‘Winter has hit the equine community hard’: cost-of-living concerns continue

  • Charity rehoming figures have dropped in 2023, as owners continue to feel the effects of the cost-of-living crisis.

    Although inflation has eased compared to last year, families continue to face high food, fuel and energy bills. A survey run by the National Equine Welfare Council (NEWC) last winter showed that one in five of more than 8,000 owners surveyed said they were having to consider difficult decisions, such as sale, sharing or euthanasia of their horses, owing to rising costs (news, 13 July).

    Redwings chief executive Lynn Cuttress told H&H with the increased cost of living the charity “anticipated an increased number of calls for help”.
    “However we haven’t seen the influx of welfare cases we were expecting since then and that seems to be the consensus across the sector – it’s a waiting game and the NEWC survey will be rerun this winter to keep an eye on the state of play as the winter progresses.”

    By December Redwings had taken in 104 equines this year, and rehomed 101.

    “While this was less than our record 147 homes found in 2022, this is still a vital way that Redwings can continue to manage our capacity, so we are able to continue our life-saving front-line welfare work,” said Ms Cutress.

    The RSPCA took in 444 equines in 2023, up 15% on 2022.

    “This year we rehomed 82 horses, which is a drop of more than 50% on last year, which is a trend across the rehoming sector as the cost of living takes its toll,” RSPCA equine specialist Mark Kennedy told H&H.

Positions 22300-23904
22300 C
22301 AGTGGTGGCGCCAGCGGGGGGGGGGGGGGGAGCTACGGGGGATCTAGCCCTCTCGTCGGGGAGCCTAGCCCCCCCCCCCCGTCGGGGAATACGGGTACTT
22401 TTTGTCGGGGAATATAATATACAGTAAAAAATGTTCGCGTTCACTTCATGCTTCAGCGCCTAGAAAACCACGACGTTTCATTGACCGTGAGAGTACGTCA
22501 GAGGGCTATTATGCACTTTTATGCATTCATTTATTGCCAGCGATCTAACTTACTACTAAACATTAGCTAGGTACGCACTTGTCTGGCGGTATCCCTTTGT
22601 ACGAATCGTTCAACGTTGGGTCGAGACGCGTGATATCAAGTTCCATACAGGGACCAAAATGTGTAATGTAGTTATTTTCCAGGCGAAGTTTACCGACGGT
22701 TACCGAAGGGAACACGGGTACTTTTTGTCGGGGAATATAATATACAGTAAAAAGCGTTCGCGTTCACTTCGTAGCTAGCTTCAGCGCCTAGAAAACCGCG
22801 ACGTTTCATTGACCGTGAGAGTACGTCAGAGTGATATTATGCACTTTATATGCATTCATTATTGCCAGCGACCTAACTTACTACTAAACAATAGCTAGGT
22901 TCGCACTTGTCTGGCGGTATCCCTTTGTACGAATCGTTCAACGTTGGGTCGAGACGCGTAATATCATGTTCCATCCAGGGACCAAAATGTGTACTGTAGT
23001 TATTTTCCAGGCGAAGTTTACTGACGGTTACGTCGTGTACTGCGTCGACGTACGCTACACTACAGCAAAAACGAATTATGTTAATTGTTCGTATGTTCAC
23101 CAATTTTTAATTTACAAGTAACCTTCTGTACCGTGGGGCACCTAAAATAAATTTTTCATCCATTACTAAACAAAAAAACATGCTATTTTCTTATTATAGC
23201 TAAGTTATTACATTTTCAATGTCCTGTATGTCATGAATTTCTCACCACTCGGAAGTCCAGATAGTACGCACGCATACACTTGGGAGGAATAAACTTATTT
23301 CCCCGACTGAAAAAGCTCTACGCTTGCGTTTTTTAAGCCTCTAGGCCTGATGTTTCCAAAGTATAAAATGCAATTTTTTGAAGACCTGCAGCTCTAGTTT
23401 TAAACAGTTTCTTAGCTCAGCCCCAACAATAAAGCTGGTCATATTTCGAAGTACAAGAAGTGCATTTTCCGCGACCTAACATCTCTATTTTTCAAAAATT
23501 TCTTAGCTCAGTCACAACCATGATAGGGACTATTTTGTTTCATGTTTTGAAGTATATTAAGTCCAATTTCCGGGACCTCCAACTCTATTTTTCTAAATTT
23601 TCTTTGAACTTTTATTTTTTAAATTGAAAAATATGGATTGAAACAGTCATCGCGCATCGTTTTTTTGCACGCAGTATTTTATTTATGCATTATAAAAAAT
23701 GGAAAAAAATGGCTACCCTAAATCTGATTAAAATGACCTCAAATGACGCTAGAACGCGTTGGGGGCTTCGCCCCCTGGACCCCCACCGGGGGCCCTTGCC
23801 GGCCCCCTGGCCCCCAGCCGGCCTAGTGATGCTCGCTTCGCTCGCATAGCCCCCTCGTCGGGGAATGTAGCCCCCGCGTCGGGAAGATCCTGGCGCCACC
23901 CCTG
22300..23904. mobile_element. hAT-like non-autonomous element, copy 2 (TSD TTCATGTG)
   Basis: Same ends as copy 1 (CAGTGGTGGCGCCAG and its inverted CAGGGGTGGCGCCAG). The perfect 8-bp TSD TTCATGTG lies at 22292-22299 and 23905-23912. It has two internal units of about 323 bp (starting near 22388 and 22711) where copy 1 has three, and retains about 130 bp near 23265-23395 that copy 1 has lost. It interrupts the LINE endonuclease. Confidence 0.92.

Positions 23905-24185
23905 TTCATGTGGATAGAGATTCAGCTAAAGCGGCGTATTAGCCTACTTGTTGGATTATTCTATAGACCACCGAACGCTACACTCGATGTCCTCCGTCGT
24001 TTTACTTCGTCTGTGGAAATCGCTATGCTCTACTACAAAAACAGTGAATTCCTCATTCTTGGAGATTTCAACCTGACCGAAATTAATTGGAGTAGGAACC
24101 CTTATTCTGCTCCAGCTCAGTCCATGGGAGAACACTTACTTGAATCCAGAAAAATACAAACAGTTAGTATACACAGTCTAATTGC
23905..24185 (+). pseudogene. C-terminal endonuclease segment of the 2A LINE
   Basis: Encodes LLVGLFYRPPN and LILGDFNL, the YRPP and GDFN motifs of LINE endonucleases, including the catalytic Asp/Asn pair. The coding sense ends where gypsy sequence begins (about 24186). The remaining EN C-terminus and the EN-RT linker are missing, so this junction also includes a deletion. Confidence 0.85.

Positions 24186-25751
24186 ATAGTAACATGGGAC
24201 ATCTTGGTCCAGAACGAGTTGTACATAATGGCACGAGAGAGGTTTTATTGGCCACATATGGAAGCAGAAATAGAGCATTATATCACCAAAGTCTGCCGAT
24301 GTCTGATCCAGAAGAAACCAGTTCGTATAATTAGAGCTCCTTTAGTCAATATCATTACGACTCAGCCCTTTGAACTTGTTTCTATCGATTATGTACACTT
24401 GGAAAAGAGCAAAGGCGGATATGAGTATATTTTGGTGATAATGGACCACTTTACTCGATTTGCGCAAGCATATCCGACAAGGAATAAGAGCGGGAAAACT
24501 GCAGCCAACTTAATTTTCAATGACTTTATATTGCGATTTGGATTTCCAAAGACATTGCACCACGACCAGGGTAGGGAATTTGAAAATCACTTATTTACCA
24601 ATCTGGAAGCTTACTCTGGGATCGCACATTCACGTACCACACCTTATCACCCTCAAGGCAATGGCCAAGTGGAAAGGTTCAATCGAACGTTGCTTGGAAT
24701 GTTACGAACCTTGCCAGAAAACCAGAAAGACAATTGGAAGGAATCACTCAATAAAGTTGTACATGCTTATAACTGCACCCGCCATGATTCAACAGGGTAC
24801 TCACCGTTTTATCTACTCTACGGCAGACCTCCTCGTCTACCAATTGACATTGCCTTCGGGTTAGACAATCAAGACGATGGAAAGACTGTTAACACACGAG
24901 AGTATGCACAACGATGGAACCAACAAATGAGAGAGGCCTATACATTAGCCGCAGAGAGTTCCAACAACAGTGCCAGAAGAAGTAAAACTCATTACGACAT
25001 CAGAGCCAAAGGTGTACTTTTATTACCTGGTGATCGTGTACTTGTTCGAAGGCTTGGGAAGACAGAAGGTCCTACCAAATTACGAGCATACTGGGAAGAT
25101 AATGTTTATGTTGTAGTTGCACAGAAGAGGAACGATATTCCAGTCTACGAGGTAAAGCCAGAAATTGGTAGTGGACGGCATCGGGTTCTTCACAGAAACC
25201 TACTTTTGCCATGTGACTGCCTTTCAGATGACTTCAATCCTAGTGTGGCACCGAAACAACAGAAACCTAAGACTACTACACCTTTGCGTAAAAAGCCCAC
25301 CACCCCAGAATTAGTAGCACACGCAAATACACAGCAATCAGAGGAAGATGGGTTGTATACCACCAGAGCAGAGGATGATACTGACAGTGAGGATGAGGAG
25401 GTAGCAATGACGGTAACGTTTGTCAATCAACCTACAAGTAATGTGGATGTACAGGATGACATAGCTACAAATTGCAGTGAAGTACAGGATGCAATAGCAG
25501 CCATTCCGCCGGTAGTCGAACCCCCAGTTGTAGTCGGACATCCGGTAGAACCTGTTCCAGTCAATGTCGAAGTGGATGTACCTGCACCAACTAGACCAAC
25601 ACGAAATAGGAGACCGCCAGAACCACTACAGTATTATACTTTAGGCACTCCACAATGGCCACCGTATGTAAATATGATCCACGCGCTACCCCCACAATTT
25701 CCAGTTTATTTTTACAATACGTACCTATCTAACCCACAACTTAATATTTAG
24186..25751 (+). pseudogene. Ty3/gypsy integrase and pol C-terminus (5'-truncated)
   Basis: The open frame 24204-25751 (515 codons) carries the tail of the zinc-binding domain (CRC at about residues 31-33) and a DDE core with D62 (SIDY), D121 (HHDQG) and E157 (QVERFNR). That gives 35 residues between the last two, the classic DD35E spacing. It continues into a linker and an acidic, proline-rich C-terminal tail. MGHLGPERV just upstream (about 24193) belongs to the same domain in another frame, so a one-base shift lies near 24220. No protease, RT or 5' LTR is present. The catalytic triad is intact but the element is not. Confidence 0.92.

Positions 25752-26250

World Horse Welfare had 301 admissions across its four centres, including foals born at the charity from pregnant mares taken in.

    “This is around 50 horses higher than [each of] the last two years, but is a return to pre-Covid levels; we took in 369 in 2019. Our rehoming levels have dropped from the record 300 rehomed a year during the pandemic, with 279 rehomed this year, back to more normal levels,” said a World Horse Welfare spokesman.

    “Sadly, we continue to see a number of welfare intakes involving large numbers of horses with multi-agency cooperation. All rehomed horses remain in our ownership for life, and we always take them back if circumstances for the rehomers change. Although the number of rehomed horses returned is slightly higher this year, when we look at the proportion of all horses currently out, the return rate has remained stable.”

    Bransby Horses took in 119 equines, compared to 150 last year. The charity rehomed 83 in 2023 and 109 in 2022.

    “Throughout the year we have responded to abandoned horses that have not been microchipped, this makes it very difficult for us or the authorities to trace and owner. Twenty-two equines have been signed over to the charity under the Control of Horses Act to date this year,” a Bransby spokesman told H&H.

    “This winter has hit the equine community hard, so we are expecting an increase in calls for support and welfare concerns as we head into 2024.”

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